A variety of different tunneling techniques already exist for the purpose of interconnecting IPv6 networks using the infrastructure provided by existing IPv4 networks. For example, imagine if a company were to deploy IPv6 in two of their offices. Using various tunneling methods, the company could interconnect these offices over an IPv4-based network such as an existing WAN connection or the Internet. In order to do this, the routers providing the interconnection between the IPv6 and IPv4 networks must be dual stack devices. The advantages of using tunneling include the fact that it allows service providers to begin providing end-to-end IPv6 connections, even before they have fully converted their infrastructure to supporting IPv6.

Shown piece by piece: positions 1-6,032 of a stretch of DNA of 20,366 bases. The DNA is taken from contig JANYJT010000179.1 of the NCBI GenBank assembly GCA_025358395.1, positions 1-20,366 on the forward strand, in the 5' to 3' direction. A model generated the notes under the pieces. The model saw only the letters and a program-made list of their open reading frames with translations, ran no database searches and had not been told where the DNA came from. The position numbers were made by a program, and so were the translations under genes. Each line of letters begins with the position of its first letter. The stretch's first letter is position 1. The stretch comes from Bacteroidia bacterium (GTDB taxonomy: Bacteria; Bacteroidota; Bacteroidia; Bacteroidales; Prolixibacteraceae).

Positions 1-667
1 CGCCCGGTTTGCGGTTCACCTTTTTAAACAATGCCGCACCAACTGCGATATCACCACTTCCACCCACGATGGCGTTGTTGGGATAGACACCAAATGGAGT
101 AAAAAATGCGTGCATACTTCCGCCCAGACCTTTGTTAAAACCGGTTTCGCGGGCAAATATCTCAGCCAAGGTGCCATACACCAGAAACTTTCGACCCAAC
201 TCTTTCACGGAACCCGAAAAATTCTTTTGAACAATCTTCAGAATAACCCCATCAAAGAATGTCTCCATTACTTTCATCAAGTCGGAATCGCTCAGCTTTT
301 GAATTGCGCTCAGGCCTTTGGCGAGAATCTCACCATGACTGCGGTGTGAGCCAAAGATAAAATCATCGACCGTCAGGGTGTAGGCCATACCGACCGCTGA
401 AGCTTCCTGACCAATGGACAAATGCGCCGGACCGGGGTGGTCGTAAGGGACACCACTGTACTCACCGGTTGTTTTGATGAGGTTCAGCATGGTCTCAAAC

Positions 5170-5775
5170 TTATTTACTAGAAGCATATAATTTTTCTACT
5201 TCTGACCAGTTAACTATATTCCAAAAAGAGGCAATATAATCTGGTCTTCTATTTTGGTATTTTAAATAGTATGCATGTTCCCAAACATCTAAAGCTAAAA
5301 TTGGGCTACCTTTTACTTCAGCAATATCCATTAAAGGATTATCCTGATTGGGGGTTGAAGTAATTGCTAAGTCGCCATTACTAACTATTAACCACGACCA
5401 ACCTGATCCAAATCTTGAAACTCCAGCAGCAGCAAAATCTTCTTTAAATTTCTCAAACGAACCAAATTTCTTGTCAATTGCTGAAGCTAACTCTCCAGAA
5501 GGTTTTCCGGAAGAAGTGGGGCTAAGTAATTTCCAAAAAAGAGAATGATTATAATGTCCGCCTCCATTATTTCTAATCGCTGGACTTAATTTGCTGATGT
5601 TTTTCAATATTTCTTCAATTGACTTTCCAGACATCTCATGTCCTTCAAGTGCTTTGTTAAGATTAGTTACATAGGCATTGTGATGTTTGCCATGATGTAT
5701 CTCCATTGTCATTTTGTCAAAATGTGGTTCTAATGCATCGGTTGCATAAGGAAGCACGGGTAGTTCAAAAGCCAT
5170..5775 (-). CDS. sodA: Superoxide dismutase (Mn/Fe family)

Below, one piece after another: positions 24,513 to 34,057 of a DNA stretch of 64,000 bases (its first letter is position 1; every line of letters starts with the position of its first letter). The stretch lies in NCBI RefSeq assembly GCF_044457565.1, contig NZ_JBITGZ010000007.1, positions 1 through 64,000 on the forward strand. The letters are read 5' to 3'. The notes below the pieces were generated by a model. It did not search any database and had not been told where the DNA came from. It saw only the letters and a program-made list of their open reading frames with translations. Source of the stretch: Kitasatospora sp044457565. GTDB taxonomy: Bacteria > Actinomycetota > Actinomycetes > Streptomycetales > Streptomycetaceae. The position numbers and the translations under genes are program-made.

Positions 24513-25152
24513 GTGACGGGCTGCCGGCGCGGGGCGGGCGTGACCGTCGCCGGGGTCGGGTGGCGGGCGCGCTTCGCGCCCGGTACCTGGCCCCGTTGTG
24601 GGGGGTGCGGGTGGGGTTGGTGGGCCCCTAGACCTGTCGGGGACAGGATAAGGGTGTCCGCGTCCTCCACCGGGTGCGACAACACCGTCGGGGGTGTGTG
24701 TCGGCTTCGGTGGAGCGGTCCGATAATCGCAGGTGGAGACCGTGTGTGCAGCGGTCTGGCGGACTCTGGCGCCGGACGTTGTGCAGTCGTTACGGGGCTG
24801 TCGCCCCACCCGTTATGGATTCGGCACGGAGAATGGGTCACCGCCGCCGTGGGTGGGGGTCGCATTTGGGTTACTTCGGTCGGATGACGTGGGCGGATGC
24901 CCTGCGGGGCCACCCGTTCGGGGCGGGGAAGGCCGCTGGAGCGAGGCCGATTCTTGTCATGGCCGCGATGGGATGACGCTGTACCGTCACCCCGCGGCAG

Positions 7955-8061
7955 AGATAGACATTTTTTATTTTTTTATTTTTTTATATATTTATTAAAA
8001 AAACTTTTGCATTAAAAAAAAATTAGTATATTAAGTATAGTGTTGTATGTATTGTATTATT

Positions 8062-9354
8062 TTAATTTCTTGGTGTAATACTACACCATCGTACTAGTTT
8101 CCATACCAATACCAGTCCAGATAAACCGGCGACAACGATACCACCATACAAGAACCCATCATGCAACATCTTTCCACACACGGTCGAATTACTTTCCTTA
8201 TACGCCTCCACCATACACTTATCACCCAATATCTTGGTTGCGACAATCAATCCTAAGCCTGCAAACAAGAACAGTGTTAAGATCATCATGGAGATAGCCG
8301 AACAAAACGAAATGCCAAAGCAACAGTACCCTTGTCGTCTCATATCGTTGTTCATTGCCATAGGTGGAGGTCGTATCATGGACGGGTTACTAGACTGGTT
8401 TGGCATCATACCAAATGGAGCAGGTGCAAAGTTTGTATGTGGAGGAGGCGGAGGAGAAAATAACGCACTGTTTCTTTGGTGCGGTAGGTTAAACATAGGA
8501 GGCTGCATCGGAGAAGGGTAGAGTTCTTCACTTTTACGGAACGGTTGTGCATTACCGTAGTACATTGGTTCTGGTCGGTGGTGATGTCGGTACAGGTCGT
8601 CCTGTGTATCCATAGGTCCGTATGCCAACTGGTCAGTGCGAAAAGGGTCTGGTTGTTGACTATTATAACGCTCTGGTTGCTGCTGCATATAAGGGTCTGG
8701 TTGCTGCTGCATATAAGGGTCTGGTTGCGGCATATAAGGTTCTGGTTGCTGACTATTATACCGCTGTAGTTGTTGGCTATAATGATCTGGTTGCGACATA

A number of different methods for tunneling IPv6 over IPv4 networks are currently in use including manually configured tunnels, generic routing encapsulation (GRE) tunnels, automatic IPv6 to IPv4 tunnels that use techniques similar to IPv4-mapped IPv6 addresses, and more. One inherent limitation of IPv6 tunneling techniques is that they do not support common Internet connection methods like network address translation (NAT).